Hoping to get a more accurate estimate of which viruses could be a threat, Daszak recently travelled to rural Yunnan province in China and took blood samples from people who live there, looking for antibodies that would show how often they had been exposed to bat coronaviruses. (Detectable antibodies typically last two to three years after an infection.) “This was bat coronaviruses alone, not all the other stuff that’s out there,” Daszak said. “And we found that 3 per cent of the population had been exposed, which tells me that these things are spilling over at an incredible rate, as part of everyday business in rural China.”
Which means, Daszak says, that between one million and seven million people a year in South-East Asia pick up bat coronaviruses. “For most of them, it probably doesn’t even cause illness. There may have been some little outbreaks that never got noticed, or cases where people even die, and it gets put down to influenza or something.” He pauses. “But that is a huge level of spillover. It’s not difficult to imagine one of those infections mutating a bit and becoming Covid-19.”
Policing points of potential spillover is challenging, and the effort needed to rigorously track and test wildlife even more so. As Racaniello observes, “We’ve known since SARS that bats harbour dangerous coronaviruses. So bats are an obvious place to look. But even then it’s not easy to do. You have to crawl into a bat cave, you have to catch them somehow. It’s tedious, costly work.”
One challenge for pandemic hunters is understanding which animals are most likely to be the source of viruses. Bats are the original carriers for many zoonotic viruses (one study found that bats in China harbour more than 500 different coronaviruses, as well as paramyxoviruses, influenza and hemorrhagic viruses like ebola), but they rarely pass those diseases to humans directly. More often, Daszak explains, bats infect another animal, which then infects us. Racaniello points to the Hendra virus outbreak in Australia in the 1990s that was caused when bats began frequenting a racehorse stable, infecting the horses, which then passed the disease on to human trainers. In Malaysia, Nipah virus emerged from pigs, on farms in an area that harboured fruit bats. In the Middle East, the MERS coronavirus is thought to have passed from bats to camels, which at some point started passing it on to people.
“Before that outbreak, it wouldn’t have occurred to anyone to look in camels for a pandemic virus,’’ Racaniello says. “The same is true for a lot of things. For instance, we knew that bats carried SARS-like coronaviruses, but it was only when they started looking for the cause of the first SARS outbreak that they found it had jumped from bats to civet cats, which is how we got it. But as to all the other animals in the world, we pretty much have no idea! So, I think you just need to cast a very wide net.”
The World in Crisis
How did we get here?
To do that, Daszak has helped found an ambitious venture called the Global Virome Project, which seeks to identify 70 per cent of the estimated 1.6 million potentially zoonotic viruses over 10 years at a cost of $1.2 billion. “We found the closest relative to the current SARS-CoV-2 in a bat in China in 2013. We sequenced a bit of the genome, and then it went in the freezer; because it didn’t look like SARS, we thought it was at a lower risk of emerging. With the Global Virome Project, we could have sequenced the whole genome, discovered that it binds to human cells and upgraded the risk. And maybe then when we were designing vaccines for SARS, those could have targeted this one too, and we would have had something in the freezer ready to go if it emerged.”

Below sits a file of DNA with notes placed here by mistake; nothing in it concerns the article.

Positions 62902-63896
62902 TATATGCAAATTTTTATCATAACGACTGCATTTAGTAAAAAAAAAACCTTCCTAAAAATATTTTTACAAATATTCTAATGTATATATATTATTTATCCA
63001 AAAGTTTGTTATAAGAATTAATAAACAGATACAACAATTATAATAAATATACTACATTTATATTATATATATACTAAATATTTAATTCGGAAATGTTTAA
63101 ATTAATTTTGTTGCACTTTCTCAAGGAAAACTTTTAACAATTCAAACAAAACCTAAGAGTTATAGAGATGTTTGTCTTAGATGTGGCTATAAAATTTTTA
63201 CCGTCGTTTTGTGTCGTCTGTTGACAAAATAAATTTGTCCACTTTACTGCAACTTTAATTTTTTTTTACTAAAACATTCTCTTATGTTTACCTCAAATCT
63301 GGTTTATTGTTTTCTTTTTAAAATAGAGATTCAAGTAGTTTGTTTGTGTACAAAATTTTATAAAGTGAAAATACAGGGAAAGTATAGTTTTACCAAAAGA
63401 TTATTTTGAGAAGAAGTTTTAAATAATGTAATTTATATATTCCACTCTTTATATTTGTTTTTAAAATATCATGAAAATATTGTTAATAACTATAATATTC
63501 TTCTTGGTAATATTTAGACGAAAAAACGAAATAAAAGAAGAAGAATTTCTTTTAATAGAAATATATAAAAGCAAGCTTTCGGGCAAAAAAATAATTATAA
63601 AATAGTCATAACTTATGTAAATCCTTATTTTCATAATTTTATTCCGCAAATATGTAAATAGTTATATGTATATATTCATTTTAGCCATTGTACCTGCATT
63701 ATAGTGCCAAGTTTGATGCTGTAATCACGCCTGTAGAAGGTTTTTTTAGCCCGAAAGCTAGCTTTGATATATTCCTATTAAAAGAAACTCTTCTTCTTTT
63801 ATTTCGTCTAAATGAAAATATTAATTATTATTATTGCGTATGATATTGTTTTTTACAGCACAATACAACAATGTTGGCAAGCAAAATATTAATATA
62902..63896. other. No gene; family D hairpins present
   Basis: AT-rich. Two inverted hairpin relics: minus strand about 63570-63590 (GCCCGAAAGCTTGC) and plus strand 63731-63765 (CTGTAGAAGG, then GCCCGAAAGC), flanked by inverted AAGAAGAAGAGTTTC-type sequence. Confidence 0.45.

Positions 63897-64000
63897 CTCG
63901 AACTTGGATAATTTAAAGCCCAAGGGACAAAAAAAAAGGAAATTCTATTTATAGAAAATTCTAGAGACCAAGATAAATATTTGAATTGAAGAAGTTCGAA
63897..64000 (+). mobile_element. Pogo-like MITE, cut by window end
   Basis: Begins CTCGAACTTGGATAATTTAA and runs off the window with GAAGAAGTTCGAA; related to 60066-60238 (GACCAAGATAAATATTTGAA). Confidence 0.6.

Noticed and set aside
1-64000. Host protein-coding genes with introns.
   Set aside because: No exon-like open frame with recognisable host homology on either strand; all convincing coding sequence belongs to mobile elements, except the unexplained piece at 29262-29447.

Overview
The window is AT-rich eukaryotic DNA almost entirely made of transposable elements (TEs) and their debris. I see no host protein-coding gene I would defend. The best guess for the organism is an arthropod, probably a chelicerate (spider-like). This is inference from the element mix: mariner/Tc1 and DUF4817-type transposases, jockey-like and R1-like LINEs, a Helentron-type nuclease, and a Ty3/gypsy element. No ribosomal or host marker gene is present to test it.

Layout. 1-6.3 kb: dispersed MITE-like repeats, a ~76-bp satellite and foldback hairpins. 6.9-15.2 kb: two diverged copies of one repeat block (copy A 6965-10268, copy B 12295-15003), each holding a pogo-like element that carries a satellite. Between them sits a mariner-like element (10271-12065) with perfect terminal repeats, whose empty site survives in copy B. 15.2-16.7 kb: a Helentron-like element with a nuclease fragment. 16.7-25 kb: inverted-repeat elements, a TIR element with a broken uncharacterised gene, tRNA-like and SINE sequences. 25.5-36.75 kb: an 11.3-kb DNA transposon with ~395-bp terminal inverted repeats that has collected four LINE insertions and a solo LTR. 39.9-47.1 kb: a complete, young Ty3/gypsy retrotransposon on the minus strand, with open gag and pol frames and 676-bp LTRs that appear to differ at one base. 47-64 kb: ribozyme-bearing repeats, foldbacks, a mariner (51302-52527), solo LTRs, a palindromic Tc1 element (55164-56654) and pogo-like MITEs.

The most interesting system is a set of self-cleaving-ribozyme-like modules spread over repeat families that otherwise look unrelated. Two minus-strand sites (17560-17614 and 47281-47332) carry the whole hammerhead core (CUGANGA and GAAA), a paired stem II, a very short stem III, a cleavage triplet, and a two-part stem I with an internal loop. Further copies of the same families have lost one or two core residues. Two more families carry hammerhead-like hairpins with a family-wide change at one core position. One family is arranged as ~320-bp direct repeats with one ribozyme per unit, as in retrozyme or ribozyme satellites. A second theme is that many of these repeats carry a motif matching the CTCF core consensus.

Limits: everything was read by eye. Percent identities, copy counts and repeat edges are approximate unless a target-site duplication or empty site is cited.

Another risk factor is simply how likely we are to come into contact with a particular animal, from activities that include logging, the wildlife trade and farming. (Measles is thought to have arisen out of the domestication of cattle, while pigs and chickens carry swine flu and bird flu.)
In the wake of the Covid-19 pandemic, more systems of global co-operation and investment have started to emerge. In late March, the Bill & Melinda Gates Foundation set up a Covid-19 Therapeutics Accelerator to screen a vast number of existing drugs and compounds that hadn’t made it to market, in order to test whether they might work on the current pandemic.
The willingness to share proprietary compounds is “pretty unprecedented”, says Gates Foundation CEO Mark Suzman. And after the current crisis has passed, that same collection could be screened for more ambitious projects such as a broad-spectrum anti-coronavirus drug. Monalisa Chatterji, a microbiologist who is part of the foundation’s drug-discovery arm, agrees. “The conversation has started for future pandemics,” she says. “Should there be a standing shared library of unused drugs that research labs can test? Should similar things be done around diagnostics? Should there at least be an agreement where every company has already agreed to provide access to its library in a pandemic situation? That sounds small, but it’s these small things that eat up time when it matters.”
The big question, according to nearly everyone I speak with, is whether this political and financial will can last. Racaniello and Daszak both remember being sure that after SARS and ebola, pandemic prevention would be a priority; instead, each outbreak was quickly forgotten. “We don’t think twice about the cost of protecting against terrorism,” Daszak says. “We go out there, we listen to the whispers, we send out the drones, we have a whole array of approaches. We need to start thinking about pandemics the same way.”
Originally published in New York Times Magazine